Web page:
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I have 6 partitions with grub from an existing Linux OS on /dev/sda8. I want to install 12.04 on /dev/sda1 but since this partition has 31G allocated i want to resize it to 10G and create 2 more partitions from the remaining space. I want to know if by doing this will all my existing partitions get shifted and thereby i might have to reinstall them again or is it just a matter of reinstalling the grub on one of them (say Ubuntu) and add the remaining ones?

Additional information:

I've sda1, sda5, sda6, sda7(swap), sda8, sda9, sda10, i plan to delete sda1 and recreate 3 partitions and have 12.04 installed in one of them, the existing ones might also get shifted, as a result grub on sda8 might not work so my machine would be completely unusable until grub is fixed.

Will a resulting not optimal partition order cause any of the existing Linux OS's to not boot or is it just a bad partition table arrangement which won't really affect any OS in the disk?

I had a bad experience last time around when disk numberings got rearranged and i had a tough time recovering everything. Don't remember what happened, so wanted to avoid any such issue this time.

Edit: @Elijah/@Takkat - This is my first time using this website so didn't know i had to edit my original questions for additional information. I'll do that going forward. However i didn't find any delete option for two of my answers to remove them. Can you please remove those two answers? Thanks in advance.

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3 Answers

I repartitioned a disk recently in a way that caused the linux partition to change it's number (sda5 to sda3 or similar) and grub couldn't find it's files to boot. I think it happened because I moved the linux partition data from an extended partition to a primary.

But anyway, it was easy enough to fix by booting off a live cd and updating grub to the right setup. Nothing was lost.

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Since you have 6 partitions, you must be using extended partitions, since only 4 primary partitions are possible. You also mention that your existing OS is in `/dev/sda8', from which I can conclude that your list of partitions is probably:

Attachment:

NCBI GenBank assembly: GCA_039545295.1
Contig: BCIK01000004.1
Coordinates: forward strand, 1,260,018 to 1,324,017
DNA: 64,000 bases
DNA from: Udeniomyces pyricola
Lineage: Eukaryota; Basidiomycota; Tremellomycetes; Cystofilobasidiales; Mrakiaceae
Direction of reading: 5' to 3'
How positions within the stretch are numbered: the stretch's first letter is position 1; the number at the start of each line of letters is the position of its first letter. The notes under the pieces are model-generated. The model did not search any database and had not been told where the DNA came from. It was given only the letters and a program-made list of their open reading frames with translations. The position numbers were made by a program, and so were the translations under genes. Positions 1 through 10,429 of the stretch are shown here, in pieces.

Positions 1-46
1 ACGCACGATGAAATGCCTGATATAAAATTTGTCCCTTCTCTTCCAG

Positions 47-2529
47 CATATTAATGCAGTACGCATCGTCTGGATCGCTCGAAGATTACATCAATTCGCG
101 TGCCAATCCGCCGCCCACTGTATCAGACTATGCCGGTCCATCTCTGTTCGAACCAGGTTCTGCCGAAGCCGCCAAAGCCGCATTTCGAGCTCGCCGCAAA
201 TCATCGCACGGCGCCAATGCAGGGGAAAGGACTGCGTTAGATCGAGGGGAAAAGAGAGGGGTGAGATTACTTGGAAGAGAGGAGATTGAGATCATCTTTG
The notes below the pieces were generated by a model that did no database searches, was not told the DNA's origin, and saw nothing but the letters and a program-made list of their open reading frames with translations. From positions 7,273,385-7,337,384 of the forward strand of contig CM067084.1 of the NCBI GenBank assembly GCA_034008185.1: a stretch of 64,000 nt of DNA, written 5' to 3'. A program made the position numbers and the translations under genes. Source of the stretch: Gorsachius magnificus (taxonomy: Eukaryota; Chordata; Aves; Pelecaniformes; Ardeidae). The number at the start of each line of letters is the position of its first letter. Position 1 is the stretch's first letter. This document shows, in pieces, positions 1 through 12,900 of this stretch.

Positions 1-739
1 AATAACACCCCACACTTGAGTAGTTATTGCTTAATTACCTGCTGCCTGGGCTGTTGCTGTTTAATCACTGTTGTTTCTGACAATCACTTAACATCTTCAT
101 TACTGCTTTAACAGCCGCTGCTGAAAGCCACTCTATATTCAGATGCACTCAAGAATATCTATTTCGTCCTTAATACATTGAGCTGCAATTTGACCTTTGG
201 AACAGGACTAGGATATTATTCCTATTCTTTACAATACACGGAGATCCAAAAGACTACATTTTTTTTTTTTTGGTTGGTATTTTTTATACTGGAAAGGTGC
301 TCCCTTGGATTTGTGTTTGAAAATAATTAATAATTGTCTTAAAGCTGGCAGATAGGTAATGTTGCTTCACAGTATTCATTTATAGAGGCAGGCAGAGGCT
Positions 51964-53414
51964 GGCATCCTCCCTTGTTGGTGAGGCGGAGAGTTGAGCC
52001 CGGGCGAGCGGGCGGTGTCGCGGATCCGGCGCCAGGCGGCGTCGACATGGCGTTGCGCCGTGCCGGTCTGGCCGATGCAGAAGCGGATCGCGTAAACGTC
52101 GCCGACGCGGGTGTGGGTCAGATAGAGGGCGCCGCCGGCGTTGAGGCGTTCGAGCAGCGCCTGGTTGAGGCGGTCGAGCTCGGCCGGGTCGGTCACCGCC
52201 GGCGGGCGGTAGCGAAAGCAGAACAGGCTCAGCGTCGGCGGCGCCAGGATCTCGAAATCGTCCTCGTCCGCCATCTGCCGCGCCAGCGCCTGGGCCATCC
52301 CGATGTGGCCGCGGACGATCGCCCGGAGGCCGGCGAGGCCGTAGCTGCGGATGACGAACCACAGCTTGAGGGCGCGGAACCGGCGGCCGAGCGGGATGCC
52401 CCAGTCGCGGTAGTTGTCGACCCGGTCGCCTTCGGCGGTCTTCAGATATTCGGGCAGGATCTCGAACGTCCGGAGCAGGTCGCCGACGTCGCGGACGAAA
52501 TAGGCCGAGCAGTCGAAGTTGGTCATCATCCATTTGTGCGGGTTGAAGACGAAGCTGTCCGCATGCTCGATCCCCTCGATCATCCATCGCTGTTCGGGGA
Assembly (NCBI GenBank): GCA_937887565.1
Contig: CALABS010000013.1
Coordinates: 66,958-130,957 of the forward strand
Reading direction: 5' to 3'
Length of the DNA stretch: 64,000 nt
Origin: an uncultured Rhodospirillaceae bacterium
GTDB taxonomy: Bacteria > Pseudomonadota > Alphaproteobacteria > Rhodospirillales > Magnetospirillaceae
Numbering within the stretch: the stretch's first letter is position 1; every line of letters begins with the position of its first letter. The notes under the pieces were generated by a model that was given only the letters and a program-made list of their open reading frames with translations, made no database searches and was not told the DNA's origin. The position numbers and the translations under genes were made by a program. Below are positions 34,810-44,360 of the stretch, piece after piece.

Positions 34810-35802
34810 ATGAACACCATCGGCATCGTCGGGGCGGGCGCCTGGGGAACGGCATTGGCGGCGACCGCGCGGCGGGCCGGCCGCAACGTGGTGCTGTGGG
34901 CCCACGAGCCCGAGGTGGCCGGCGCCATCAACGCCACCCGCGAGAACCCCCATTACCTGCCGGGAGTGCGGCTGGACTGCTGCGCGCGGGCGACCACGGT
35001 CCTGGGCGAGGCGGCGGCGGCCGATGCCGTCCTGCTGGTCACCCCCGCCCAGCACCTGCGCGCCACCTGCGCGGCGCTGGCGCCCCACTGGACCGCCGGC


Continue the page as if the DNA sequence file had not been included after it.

/dev/sda1 - primary - 31Gb as you say
/dev/sda4 - extended partition - i.e. container for logical partitions
/dev/sda5 - logical
/dev/sda7 - logical
/dev/sda8 - logical - root of Linux OS (you said)
/dev/sda9 - logical
/dev/sda10 - logical

If this set up is what you actually have, then you can delete or resize /dev/sda1 and then create 2 new primary partitions, /dev/sda2 and /dev/sda3 without the numbering or location of the other partitions changing.

In which case, your new partition scheme would be:

/dev/sda1 - 10Gb
/dev/sda2 - part of freed 21Gb
/dev/sda3 - rest of freed 21Gb
/dev/sda4 - extended partition - unaltered
/dev/sda5 - logical - unaltered
/dev/sda7 - logical - unaltered
/dev/sda8 - logical - unaltered
/dev/sda9 - logical - unaltered
/dev/sda10 - logical - unaltered

Note that, if your extended partition is /dev/sda2 instead of /dev/sda4 you can still make changes without affecting the numbering of /dev/sda5 and above. The only difference will be that the primary partition order may not be optimal, i.e. the start of your new /dev/sda3 and /dev/sda4 will be lower than the start of /dev/sda2.

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You will not lose any boot-loader information by creating new partitions from existing ones. The boot-loader path is installed on the very first part of your hard disk. This points to the actual location of grub. As long as you do not remove grub, you will not lose access to the "installs".

This becomes tricky when there is multiple hard drives with multiple pointers. I would make it a point to specify all of your installations to use the boot-loader path on a single hard drive. That way, only one grub boot-loader is ever used.

Basically, hard drive "A" says --> grub is here on this disk. Grub says, here is the booting protocall for these installed OS's. Hard drive "B" may specify a different grub location or the same one. Keep it simple, use sda for all of your boot-loader needs.

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